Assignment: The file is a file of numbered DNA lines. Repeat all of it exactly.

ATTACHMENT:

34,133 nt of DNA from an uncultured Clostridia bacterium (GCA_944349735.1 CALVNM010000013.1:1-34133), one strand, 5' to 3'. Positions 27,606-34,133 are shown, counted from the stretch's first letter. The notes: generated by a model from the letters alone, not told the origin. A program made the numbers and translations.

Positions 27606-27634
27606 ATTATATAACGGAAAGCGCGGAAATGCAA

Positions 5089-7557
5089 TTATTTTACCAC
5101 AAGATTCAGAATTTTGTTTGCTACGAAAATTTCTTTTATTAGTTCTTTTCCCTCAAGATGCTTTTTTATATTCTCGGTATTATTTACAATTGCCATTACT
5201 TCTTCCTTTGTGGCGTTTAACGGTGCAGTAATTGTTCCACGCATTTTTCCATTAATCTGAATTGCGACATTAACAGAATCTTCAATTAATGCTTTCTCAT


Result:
34,133 nt of DNA from an uncultured Clostridia bacterium (GCA_944349735.1 CALVNM010000013.1:1-34133), one strand, 5' to 3'. Positions 27,606-34,133 are shown, counted from the stretch's first letter. The notes: generated by a model from the letters alone, not told the origin. A program made the numbers and translations.

Positions 27606-27634
27606 ATTATATAACGGAAAGCGCGGAAATGCAA

Positions 5089-7557
5089 TTATTTTACCAC
5101 AAGATTCAGAATTTTGTTTGCTACGAAAATTTCTTTTATTAGTTCTTTTCCCTCAAGATGCTTTTTTATATTCTCGGTATTATTTACAATTGCCATTACT
5201 TCTTCCTTTGTGGCGTTTAACGGTGCAGTAATTGTTCCACGCATTTTTCCATTAATCTGAATTGCGACATTAACAGAATCTTCAATTAATGCTTTCTCAT